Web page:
first_imgHearst is beginning to look to its own brands as destinations for more social activity. Through a partnership with Merkle subsidiary Social Amp, Cosmo, Elle and Marie Claire are experimenting with functionality and personalization features designed to enhance social interaction on-site, in addition to what’s been going on inside the boundaries of Facebook or Twitter.”In 2012 we concentrated on, and are finally doing a good job of, engaging our audience on the social platforms,” says Ross Geisel, director of audience development and social media for Hearst Digital Media. “In 2013, it’s about how to make our sites more social and have readers share out to their social networks. We’re still going to rely on editors to have that conversation within the networks, but we want to bring some of that energy back on the site as well.”The three brands will have three new core features that visitors will see if they log in via their Facebook accounts. “Reactions” leverage the Like function and let readers “want”, “love” and “try” stories and images. The Reactions, says the company, are designed to be brand-specific. “Trends with Friends” features a scrolling banner that reveals reactions from other readers.And “MagShare” collects all of the reactions into a pinboard-style layout, revealing trending content across the three brands—also cleverly connecting the three with a network-like effect.  “We hope the experience over time merges into a network experience. Imagine being on Elle.com and seeing something that’s trending on MarieClaire.com,” adds Geisel.The data behind all this will be the “million-dollar question,” says Geisel, but it’s a key reason for the partnership with Social Amp. For now, data will help dial in the authentication process and going forward will assist in adding to the user experience through the social features.last_img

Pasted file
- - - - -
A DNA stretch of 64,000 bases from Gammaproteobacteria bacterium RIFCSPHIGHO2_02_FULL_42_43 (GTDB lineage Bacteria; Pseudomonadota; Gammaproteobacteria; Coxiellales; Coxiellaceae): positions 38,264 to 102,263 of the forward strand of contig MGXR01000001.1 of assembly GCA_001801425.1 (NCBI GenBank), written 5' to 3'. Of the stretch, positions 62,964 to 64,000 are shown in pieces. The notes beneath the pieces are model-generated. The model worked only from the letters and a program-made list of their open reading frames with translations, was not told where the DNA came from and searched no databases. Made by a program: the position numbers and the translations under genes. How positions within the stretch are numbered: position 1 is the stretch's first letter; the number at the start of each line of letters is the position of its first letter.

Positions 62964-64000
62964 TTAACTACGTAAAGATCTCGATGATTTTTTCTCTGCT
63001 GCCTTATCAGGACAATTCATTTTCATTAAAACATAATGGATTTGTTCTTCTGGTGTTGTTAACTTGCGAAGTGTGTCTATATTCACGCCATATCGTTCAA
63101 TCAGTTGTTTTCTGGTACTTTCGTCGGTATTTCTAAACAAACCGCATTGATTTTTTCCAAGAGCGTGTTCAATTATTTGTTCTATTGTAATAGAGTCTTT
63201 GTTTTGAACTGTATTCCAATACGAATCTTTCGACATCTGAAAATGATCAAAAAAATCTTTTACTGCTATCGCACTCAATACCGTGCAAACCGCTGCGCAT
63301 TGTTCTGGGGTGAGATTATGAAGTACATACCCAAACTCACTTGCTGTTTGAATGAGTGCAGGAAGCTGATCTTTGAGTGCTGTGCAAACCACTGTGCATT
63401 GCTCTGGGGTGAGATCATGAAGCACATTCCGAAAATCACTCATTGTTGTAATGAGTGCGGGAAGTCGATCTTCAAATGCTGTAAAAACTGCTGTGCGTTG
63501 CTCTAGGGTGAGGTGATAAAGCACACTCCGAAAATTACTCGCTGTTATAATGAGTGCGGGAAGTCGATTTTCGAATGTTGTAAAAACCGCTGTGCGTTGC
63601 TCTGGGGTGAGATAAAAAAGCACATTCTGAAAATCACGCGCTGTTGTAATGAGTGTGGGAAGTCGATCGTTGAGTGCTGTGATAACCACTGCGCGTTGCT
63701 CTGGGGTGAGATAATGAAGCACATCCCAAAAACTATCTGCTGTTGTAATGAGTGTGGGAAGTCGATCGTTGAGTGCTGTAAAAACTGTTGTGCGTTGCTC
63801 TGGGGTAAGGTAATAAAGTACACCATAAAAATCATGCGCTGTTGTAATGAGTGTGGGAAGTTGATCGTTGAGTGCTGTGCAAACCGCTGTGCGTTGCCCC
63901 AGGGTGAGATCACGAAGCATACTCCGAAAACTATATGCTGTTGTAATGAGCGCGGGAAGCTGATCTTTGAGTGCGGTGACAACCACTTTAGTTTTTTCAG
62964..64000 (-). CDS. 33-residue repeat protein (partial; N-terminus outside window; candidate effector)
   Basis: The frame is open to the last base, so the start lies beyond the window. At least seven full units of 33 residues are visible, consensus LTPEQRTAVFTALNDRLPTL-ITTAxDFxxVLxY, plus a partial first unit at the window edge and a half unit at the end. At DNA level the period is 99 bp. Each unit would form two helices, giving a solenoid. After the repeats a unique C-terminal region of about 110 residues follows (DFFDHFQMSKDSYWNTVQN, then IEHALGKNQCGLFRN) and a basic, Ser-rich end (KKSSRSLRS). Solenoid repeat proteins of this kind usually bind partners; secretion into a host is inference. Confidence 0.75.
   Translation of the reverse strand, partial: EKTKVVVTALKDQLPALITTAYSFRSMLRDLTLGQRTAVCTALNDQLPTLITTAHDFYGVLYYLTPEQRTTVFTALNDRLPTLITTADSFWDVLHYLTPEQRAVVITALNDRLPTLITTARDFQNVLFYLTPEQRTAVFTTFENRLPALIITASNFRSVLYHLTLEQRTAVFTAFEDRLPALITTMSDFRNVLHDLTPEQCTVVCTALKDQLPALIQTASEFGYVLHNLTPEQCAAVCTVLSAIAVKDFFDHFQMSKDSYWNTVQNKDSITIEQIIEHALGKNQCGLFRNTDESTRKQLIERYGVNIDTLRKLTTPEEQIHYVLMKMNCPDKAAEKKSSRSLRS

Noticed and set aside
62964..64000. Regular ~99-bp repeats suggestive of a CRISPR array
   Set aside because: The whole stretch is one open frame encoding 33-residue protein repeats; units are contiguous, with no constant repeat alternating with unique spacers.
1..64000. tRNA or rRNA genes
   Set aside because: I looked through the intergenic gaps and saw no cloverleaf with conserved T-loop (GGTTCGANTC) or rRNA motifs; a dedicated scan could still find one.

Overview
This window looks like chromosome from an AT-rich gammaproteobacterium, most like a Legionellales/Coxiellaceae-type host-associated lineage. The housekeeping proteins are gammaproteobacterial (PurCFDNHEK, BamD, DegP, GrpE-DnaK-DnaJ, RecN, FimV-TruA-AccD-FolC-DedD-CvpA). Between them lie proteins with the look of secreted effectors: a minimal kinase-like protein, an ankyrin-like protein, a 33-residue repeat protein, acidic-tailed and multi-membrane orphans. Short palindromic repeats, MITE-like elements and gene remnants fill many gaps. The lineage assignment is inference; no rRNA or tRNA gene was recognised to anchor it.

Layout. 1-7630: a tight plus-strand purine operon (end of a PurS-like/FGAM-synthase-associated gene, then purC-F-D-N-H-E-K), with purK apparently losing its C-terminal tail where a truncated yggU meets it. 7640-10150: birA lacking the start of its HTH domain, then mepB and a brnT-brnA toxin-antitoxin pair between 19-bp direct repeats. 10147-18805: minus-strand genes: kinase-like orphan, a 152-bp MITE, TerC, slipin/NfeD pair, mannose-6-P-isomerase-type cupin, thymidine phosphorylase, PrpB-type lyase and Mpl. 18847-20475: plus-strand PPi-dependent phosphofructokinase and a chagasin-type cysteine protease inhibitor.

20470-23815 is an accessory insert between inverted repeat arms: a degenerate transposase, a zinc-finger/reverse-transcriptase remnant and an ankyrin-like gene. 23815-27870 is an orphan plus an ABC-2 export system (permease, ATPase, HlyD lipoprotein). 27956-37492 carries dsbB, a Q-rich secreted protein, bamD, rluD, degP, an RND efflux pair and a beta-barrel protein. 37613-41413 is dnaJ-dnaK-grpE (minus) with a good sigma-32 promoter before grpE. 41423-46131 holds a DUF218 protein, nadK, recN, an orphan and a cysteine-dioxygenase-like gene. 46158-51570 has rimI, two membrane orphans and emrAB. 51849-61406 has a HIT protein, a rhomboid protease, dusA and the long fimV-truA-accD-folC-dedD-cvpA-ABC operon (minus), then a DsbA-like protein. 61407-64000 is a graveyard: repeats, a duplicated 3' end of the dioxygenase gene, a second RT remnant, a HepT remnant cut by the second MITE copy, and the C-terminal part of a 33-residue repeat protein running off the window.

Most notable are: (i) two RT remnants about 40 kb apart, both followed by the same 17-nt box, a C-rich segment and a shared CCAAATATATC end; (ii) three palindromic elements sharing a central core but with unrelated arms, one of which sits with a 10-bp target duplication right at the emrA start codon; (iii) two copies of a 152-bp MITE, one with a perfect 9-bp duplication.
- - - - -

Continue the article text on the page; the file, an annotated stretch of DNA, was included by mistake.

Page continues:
first_img Email How Young Musicians Are Using Instagram As A Music Platform Twitter How Musicians Use Instagram As A Music Platform how-young-musicians-are-using-instagram-music-platform Indie music distributor AWAL, or as they call themselves, a “unique alternative to the traditional music label,” recently wrote blogged about this new phenomena of the new generation of musicians releasing music on Instagram. They point to 23-year-old Whack who released her entire debut album Whack World on her Instagram earlier this year. She made a video for each song, all of which were just one-minute-long, and uploaded all of them to the social platform the day the album dropped.She also released the album on music streaming services, including Spotify and SoundCloud, and while views and listens of her music on her social don’t provide a direct revenue stream as they would on Spotify and Apple Music, social media (and SoundCloud) allows artists like her to take distribution into their own hands. Her approach makes a lot of sense when you take into consideration the fact that Spotify’s algorithms tend to favor male artists and its popular hip-hop centric playlists primarily feature male rappers.It is vital for younger and emerging artists to find exposure in creative ways to reach new fans. As AWAL points out; “The opportunity cost of a ‘free’ project, sans ad revenue, on Instagram is somewhat marginal, because if a would-be fan enjoys the sample they spent 15 to 60 seconds with enough, they’ll likely generate the bulk of their repeat spins somewhere else.” News A new generation of artists is taking to social media to show the world their art and perhaps changing the confines of the platform as a picture-focused serviceAna YglesiasGRAMMYs Nov 8, 2018 – 6:29 pm The way music fans consume music has radically changed over the past decade or so, and as younger artists enter the music world, they continue to shift the playing field, finding new and innovative ways to spread their sound and reach new fans. Recently we’ve seen a new generation of musicians, like young hip-hop artists Jaden Smith and Tierra Whack, turn to Instagram as a new way to expose more people to their music. Facebook Smith also used his Instagram to release music this year, a remix version of 2017’s Syre. Unlike Whack’s Whack World, his Syre: The Electric Album, is not available on Spotify, but can be streamed on SoundCloud, although only with a premium listener account. Visiting either artists’ Instagram page and seeing the video thumbnails form the album cover is intriguing enough to click to listen—in this day and age, with more content from more sources and quicker scrolling from consumers, it feels important to find new ways to catch the attention of peoples’ eyes and ears.As AWAL quotes MusicAlly; “The existing subscription streaming giants are primarily platforms for distribution, after all, not interaction – and from an artist’s perspective, distribution by third-party corporations is not neatly aligned with the control afforded by social media.”You can catch both Smith and Whack performing at Camp Flog Gnaw in Los Angeles this weekend, which will be livestreamed.How Music Streaming Algorithms Hinder Female ArtistsRead morelast_img